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I love the book

it was very thought provoking and informative. I would highly recommend to anyone who is looking to expand their mind.

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Great read!

Very thought provoking and easy to understand concepts for even non scientific minded readers. very much worth anyone's time.

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An excellent collection of arguments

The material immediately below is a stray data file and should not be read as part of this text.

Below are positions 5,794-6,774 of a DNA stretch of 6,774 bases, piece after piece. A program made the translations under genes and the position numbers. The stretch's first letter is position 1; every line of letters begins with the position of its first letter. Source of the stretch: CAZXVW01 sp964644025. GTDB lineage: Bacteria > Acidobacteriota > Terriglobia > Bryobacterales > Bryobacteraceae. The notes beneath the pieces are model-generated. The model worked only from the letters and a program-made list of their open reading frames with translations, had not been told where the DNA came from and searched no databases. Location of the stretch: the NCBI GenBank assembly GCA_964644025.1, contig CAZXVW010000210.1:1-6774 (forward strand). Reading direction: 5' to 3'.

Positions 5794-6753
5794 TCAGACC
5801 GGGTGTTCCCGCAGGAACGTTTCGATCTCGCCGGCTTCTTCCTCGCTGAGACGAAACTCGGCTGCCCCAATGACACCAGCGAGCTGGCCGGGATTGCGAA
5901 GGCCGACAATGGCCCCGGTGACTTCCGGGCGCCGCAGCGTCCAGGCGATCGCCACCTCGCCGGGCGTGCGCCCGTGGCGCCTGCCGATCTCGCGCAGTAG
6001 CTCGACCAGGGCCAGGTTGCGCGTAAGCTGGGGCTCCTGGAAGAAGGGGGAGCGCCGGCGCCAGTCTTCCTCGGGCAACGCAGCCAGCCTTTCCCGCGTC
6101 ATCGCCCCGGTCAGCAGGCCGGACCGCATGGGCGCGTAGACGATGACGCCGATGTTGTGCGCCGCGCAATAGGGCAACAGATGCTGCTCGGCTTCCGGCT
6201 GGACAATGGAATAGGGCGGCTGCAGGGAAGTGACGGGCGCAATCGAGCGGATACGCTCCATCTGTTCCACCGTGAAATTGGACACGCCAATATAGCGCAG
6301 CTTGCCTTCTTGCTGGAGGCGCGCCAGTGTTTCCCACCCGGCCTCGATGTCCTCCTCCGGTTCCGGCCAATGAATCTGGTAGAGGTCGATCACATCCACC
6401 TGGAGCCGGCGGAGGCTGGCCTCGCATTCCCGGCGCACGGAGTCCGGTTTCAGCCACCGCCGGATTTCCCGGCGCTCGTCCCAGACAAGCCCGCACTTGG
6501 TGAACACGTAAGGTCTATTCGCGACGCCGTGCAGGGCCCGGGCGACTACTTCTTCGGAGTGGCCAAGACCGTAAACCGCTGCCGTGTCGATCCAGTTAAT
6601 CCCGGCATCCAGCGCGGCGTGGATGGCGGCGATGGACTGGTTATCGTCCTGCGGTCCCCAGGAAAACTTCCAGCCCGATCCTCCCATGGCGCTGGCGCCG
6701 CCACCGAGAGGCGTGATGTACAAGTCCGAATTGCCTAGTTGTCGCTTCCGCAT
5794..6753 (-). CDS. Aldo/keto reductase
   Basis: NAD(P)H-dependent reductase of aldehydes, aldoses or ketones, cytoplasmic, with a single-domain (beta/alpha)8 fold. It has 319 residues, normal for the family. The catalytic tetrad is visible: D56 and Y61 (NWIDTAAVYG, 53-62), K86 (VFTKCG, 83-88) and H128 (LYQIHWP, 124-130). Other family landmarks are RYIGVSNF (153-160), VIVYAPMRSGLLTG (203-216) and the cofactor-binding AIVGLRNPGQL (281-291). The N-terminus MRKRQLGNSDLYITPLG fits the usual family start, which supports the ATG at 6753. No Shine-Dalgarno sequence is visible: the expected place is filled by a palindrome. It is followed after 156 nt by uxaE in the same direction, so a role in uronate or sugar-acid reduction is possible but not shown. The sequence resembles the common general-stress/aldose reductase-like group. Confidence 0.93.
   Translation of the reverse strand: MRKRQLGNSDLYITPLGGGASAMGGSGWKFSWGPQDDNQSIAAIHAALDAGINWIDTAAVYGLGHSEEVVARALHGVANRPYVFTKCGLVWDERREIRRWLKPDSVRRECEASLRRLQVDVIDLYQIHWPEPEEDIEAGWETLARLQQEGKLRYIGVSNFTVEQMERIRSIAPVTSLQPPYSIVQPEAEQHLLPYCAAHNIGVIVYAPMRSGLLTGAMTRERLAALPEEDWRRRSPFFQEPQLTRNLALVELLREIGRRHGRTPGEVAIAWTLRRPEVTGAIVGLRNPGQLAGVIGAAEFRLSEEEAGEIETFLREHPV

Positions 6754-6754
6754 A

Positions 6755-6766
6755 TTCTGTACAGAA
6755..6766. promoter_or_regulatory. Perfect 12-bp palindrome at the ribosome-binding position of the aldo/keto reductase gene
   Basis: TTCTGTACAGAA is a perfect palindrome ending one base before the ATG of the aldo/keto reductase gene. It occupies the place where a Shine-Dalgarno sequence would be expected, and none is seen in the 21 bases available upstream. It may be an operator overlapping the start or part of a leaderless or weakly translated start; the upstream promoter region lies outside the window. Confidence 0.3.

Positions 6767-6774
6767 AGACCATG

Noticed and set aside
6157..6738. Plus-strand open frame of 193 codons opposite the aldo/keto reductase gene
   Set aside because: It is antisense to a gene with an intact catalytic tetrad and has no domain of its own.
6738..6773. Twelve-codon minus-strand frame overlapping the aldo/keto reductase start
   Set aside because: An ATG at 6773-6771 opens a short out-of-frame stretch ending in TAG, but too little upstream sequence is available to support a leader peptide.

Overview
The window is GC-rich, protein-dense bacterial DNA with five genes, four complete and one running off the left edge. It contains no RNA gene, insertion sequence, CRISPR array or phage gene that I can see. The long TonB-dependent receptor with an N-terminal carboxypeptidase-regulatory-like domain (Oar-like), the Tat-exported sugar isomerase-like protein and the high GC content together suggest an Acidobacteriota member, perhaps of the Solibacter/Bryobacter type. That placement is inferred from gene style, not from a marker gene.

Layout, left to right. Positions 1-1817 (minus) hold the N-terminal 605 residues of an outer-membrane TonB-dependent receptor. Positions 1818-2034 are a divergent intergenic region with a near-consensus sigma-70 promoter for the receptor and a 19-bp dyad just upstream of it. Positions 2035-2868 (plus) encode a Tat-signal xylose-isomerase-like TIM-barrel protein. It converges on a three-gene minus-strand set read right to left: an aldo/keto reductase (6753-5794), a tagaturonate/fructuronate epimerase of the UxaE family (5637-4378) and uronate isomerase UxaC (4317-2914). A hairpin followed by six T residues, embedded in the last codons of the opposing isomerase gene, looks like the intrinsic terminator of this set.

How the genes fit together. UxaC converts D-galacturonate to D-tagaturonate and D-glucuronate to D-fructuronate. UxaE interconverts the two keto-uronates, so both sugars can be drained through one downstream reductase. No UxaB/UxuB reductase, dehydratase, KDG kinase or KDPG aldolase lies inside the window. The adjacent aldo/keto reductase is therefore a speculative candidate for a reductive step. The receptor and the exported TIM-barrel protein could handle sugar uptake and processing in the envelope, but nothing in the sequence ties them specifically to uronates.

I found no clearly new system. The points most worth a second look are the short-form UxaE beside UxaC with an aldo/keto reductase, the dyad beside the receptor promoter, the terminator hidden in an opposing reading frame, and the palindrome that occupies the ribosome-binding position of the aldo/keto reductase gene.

This book fits into the intellectual's collection as a sort of modern omnibus of arguments concerning the consequences of quantum mechanical theory. While the book does wade into the somewhat technical aspects of quantum mechanics, it stays mostly in a colloquial tone and excellently outlines both sides of several arguments in anecdotal fashion. Subtlety of detail in the description of experiments concerning consciousness are especially valuable, where-in re-approaching the content of the book yields better understanding of the core concepts discussed.

TLDR: A handy reference on how to argue with people about quantum mechanics v reality.